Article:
WARNING: This story contains graphic photography and disturbing details
Kelly O’Leary can’t shake the feeling that the excruciating pain of her father’s death could have been prevented.
Ken O’Leary, 87, of Burlington, Ont., died last February of wounds to the base of his spine after a stay at Joseph Brant Hospital. His daughter describes him as “the size of an avocado.”
“It haunts me,” Kelly said. “It haunts our whole family.” Because we could have done something, but [the hospital] he didn’t tell us.”
Ken was one of more than 4,000 people a year who develop decubitus ulcers — also called decubitus ulcers — while in hospital, according to the Canadian Institute for Health Information (CIHI).
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They occur when prolonged pressure on a body part cuts off blood flow to the skin for more than two to three hours, injuring the skin and underlying tissue. Open wounds, which can lead to serious infection and even death, are best prevented by regular repositioning of patients, a job that usually falls to the often overworked medical staff.
Experts say the number of reported canker sores is far below the actual number because many hospitals do not track and report them accurately. They also fear the number of cases will rise as Canada’s population ages and more people become less mobile — even though anyone of any age can get canker sores from spring.
“Even a young, healthy adult who has been in a motor vehicle accident, ICU patients, our spinal cord population, anyone with diabetes,” said Kimberly LeBlanc, a registered nurse and expert who sits on a Canadian advisory panel on pressure injuries.
“We need to put more emphasis on prevention.”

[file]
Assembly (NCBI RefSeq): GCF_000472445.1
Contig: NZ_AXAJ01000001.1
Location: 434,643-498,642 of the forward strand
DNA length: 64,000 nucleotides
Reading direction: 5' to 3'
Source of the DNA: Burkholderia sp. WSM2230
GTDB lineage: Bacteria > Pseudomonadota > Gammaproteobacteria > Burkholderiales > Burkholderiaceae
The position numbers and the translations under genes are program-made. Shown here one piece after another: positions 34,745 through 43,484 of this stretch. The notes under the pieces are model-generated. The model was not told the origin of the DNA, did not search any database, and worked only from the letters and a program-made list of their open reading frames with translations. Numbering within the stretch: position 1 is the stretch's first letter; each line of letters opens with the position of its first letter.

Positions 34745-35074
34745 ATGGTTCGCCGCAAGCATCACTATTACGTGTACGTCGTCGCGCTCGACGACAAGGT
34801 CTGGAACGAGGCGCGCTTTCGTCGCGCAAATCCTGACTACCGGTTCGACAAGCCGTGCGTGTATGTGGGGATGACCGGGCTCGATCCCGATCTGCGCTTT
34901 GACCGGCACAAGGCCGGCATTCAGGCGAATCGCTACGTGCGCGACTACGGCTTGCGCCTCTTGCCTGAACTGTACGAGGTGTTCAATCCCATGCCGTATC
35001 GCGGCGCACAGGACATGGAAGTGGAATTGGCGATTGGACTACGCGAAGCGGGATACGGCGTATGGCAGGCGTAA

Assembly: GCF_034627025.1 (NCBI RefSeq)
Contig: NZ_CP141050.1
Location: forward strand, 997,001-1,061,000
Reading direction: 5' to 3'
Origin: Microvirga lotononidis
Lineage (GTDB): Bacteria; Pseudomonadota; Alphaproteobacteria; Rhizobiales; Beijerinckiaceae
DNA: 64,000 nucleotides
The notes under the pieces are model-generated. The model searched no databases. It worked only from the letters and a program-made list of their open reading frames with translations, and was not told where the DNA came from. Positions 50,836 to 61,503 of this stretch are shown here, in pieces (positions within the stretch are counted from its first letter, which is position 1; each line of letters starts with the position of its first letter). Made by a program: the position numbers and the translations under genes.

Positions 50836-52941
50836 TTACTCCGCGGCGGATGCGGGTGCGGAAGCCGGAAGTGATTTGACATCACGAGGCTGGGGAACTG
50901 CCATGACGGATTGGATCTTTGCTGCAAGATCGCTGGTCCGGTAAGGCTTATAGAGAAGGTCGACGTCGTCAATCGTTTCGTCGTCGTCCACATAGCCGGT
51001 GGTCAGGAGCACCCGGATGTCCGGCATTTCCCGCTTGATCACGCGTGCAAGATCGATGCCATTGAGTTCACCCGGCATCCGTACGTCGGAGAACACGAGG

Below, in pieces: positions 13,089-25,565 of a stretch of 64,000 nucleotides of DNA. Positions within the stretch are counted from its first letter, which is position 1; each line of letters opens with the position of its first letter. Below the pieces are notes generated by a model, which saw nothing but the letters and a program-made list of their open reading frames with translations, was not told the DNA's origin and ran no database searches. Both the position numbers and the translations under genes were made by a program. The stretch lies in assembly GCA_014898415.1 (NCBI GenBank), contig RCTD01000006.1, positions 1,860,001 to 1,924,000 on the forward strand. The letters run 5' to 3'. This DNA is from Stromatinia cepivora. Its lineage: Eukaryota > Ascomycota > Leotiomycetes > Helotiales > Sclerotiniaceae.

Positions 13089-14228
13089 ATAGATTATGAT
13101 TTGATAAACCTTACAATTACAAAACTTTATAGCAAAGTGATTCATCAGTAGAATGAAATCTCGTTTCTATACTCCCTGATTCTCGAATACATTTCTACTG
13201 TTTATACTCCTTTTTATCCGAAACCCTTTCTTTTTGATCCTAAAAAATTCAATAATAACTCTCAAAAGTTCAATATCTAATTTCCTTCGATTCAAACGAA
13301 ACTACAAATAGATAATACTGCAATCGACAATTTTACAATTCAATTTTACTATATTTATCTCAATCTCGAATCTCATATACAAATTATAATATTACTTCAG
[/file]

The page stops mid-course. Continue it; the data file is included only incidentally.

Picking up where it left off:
A hospital spokesman declined an interview but told Go Public in an email that Ken’s case had been reviewed.
The review underlined the importance of clear communication with families, but also said staff were confident he had received “appropriate treatment and care” and no changes to policy or procedures were needed.
Ken was admitted to hospital in September 2021, after exhibiting aggressive behavior associated with dementia. He and his family thought it would be a short stay.
“He was pretty fit,” Kelly said. “And he thought he was still pretty cool. He’d wear his cap backwards and muscle shirts. And at 87, he was pretty good.”
But Ken quickly deteriorated. Medical records show he was often heavily sedated and too sleepy to move much. Within weeks, he was bedridden.
But, unknown to the family, a sore had begun to form at the base of Ken’s spine. His medical record mentions it as October 24, 2021, but no one told his family until almost a month later.
By then the wound was so bad that it went to the bone. He also developed one on his left heel.
“It’s heartbreaking for us because he was complaining about his back hurting,” Kelly said. Pain medications become less effective as the ulcers grow, especially if they reach the size of Kenova.
Hospital spokeswoman Maria Babbage wrote that staff met with his family members “many times on an ongoing basis” and were given “accurate and complete information” about Ken’s condition. Babbage’s email does not say whether the staff specifically mentioned the sores since the spring.
Kelly disputes that claim, saying she and other family members met with Ken’s entire care team three weeks after staff first noticed his bed sore.
“Not once was his… wound mentioned,” she said. “We had to go ask things to try to get information.”
Kelly says she and her mother visited Ken twice a day – enough time to tell her about his wounds.
“Has anyone said to us, ‘Your dad is at risk of pressure sores … can you help us move him when you’re inside?’ “But nobody said anything,” Kelly said.
‘We’re tied up, we need help’
Nurses often don’t have time to regularly reposition patients, LeBlanc says.
“This crisis is not new,” she said. “Nurses have been sounding the alarm for years, saying, ‘We’re tied up here, we need help.’ And now, unfortunately, things are really coming to a head and we’re starting to really see the consequences of that.”
LeBlanc says the nurse-to-patient ratio used to be about 1 to 5, but increasingly, she says, it’s more like 1 to 10.